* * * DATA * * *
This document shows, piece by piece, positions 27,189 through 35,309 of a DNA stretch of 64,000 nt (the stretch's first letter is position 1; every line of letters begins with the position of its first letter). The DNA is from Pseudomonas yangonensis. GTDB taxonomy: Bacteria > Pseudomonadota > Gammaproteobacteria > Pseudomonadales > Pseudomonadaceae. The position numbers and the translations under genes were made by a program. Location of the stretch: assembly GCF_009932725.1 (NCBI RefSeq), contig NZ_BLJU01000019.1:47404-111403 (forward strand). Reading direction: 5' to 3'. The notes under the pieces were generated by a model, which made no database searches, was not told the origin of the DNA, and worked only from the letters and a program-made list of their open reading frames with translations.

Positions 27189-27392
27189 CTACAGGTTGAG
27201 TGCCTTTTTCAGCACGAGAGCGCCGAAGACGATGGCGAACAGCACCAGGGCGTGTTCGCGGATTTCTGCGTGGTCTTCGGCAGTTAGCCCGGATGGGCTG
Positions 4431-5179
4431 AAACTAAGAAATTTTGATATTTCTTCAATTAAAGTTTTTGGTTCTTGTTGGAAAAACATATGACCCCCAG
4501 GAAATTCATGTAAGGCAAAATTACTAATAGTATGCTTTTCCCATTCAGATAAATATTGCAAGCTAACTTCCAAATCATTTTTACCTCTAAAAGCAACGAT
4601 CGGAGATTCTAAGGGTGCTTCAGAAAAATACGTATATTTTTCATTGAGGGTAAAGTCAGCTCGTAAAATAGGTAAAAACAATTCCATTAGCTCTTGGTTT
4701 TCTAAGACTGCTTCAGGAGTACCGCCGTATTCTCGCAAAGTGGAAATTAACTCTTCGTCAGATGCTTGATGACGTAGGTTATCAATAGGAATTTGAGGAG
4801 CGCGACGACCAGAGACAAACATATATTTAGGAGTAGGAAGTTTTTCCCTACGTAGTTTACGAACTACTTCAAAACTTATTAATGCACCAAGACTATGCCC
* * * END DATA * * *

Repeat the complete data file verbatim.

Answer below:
This document shows, piece by piece, positions 27,189 through 35,309 of a DNA stretch of 64,000 nt (the stretch's first letter is position 1; every line of letters begins with the position of its first letter). The DNA is from Pseudomonas yangonensis. GTDB taxonomy: Bacteria > Pseudomonadota > Gammaproteobacteria > Pseudomonadales > Pseudomonadaceae. The position numbers and the translations under genes were made by a program. Location of the stretch: assembly GCF_009932725.1 (NCBI RefSeq), contig NZ_BLJU01000019.1:47404-111403 (forward strand). Reading direction: 5' to 3'. The notes under the pieces were generated by a model, which made no database searches, was not told the origin of the DNA, and worked only from the letters and a program-made list of their open reading frames with translations.

Positions 27189-27392
27189 CTACAGGTTGAG
27201 TGCCTTTTTCAGCACGAGAGCGCCGAAGACGATGGCGAACAGCACCAGGGCGTGTTCGCGGATTTCTGCGTGGTCTTCGGCAGTTAGCCCGGATGGGCTG
Positions 4431-5179
4431 AAACTAAGAAATTTTGATATTTCTTCAATTAAAGTTTTTGGTTCTTGTTGGAAAAACATATGACCCCCAG
4501 GAAATTCATGTAAGGCAAAATTACTAATAGTATGCTTTTCCCATTCAGATAAATATTGCAAGCTAACTTCCAAATCATTTTTACCTCTAAAAGCAACGAT
4601 CGGAGATTCTAAGGGTGCTTCAGAAAAATACGTATATTTTTCATTGAGGGTAAAGTCAGCTCGTAAAATAGGTAAAAACAATTCCATTAGCTCTTGGTTT
4701 TCTAAGACTGCTTCAGGAGTACCGCCGTATTCTCGCAAAGTGGAAATTAACTCTTCGTCAGATGCTTGATGACGTAGGTTATCAATAGGAATTTGAGGAG
4801 CGCGACGACCAGAGACAAACATATATTTAGGAGTAGGAAGTTTTTCCCTACGTAGTTTACGAACTACTTCAAAACTTATTAATGCACCAAGACTATGCCC